Friday 30-09-2016 - 10:52
Sexual harassment is intolerable, and students’ unions are providing inspirational leadership in combatting it.
Students’ unions are beginning work on their plans for the year, and many will be preparing to tackle the incidence of sexual assault and harassment on campus.
As inspiration for your campaigns for the year, here are just a few examples of the ground-breaking work done around the country during the last couple of years:
University College London Union
After more than two years of lobbying from UCLU, their institution officially adopted a zero tolerance approach to sexual harassment in January. The campaign focused on education and empowerment around the culture that exists within universities and was developed by UCLU Women’s Officers over a number of years. A change in policy from UCL was a major achievement for the campaign, but the work continues. Read more about UCLU’s Zero Tolerance to Sexual Harassment campaign here.
Oxford University Students’ Union
OUSU’s sexual violence campaign It Happens Here found that 69 per cent of women students had experienced sexual assault during their time at the university. As part of their response, they have been training ‘First Responders’ who are able to receive disclosures. Joining forces with Code4Rights they then developed the First Response App, which contains information for survivors and supporters, and brought together a community of women to tackle sexual harassment in their city.
Queen Mary University London Students’ Union
QMUSU launched their zero tolerance campaign two years ago, by setting up in the university’s Library Square and inviting students to sign a pledge to make their campus free from sexual harassment. The initiative formed part of NUS’ nationwide Reclaim Your Campus campaign which 16 days of activism against gender violence by students from across the country.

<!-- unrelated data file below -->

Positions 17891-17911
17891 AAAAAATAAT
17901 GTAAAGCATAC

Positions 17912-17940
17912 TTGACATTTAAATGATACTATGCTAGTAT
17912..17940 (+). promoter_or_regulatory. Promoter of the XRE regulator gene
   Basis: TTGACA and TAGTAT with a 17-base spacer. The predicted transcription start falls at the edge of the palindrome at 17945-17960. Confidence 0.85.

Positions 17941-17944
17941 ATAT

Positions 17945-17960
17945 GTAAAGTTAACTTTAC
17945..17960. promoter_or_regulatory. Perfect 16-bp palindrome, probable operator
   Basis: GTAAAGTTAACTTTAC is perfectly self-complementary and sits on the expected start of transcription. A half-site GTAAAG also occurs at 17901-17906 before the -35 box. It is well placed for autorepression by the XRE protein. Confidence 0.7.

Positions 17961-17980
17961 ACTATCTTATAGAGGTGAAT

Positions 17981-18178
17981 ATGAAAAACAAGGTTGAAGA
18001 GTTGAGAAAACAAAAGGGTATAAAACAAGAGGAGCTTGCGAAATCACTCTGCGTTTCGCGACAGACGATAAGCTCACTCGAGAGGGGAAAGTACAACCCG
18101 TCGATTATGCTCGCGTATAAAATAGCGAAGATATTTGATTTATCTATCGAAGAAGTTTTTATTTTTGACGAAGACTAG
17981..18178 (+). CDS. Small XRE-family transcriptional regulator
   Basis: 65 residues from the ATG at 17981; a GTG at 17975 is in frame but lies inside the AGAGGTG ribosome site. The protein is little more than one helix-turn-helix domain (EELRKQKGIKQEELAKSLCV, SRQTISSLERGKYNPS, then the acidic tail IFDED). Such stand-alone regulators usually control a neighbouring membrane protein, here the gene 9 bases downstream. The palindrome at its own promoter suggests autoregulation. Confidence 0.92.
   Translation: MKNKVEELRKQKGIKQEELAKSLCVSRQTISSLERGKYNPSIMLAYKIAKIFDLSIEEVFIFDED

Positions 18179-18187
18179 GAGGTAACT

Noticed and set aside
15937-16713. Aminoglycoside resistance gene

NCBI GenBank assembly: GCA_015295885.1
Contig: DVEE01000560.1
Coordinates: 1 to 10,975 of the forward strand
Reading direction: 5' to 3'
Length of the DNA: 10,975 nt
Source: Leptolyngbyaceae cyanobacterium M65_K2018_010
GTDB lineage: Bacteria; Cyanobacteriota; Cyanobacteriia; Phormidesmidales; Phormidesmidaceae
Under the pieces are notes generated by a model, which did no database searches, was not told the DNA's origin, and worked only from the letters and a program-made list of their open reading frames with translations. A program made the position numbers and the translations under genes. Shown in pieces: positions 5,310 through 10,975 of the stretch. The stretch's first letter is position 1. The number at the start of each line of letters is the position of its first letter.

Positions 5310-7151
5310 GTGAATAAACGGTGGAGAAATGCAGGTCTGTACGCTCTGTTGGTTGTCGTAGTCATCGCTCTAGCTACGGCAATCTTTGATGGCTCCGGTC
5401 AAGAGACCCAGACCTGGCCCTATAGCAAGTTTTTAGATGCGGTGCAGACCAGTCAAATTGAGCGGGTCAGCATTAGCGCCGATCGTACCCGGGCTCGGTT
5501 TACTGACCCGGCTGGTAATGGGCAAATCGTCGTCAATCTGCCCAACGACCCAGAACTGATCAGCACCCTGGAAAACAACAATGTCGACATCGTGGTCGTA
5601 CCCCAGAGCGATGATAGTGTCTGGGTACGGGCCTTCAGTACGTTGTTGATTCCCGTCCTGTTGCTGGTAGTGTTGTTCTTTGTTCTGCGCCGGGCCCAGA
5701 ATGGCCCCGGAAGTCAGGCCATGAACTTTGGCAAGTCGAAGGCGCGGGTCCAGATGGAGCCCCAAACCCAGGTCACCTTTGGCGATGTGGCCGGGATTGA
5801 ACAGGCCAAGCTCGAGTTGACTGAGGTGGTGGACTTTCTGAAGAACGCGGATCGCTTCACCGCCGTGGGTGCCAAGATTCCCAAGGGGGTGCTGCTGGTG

Kings College London Students’ Union
KCLSU teamed up with the university on the hugely successful It Stops Here campaign, which seeks to build a campus environment in which everyone feels welcome, supported and safe. The campaign website is full of clear information on the prevalence of sexual harassment and how it can be tackled. It gives students loads of options of ways to get involved, from active bystander training to unconscious bias workshops.
Warwick Students’ Union
Chloe Wynne ran to become Warwick SU Women’s Officer in order to get rid of the so-called ‘blurred lines’ of consent. To promote this, she launched a series of provocative posters which turned sexual song lyrics upside down. With catchy songs stuck in students’ heads, the new lyrics would be sure to be taken on board. The posters also directed people towards a dedicated webpage which provides further support.
There are loads more students' unions running innovative campaigns against sexual harassment, including Never OK from UEASU and Exeter Guild, We Get It! from Manchester SU, Know the Line from Plymouth SU, We've Got Your Back from Leeds SU, and No Blurred Lines from FXU.
For further support in developing anti-harassment campaigns on your campus, visit the Tackling Lad Culture hub.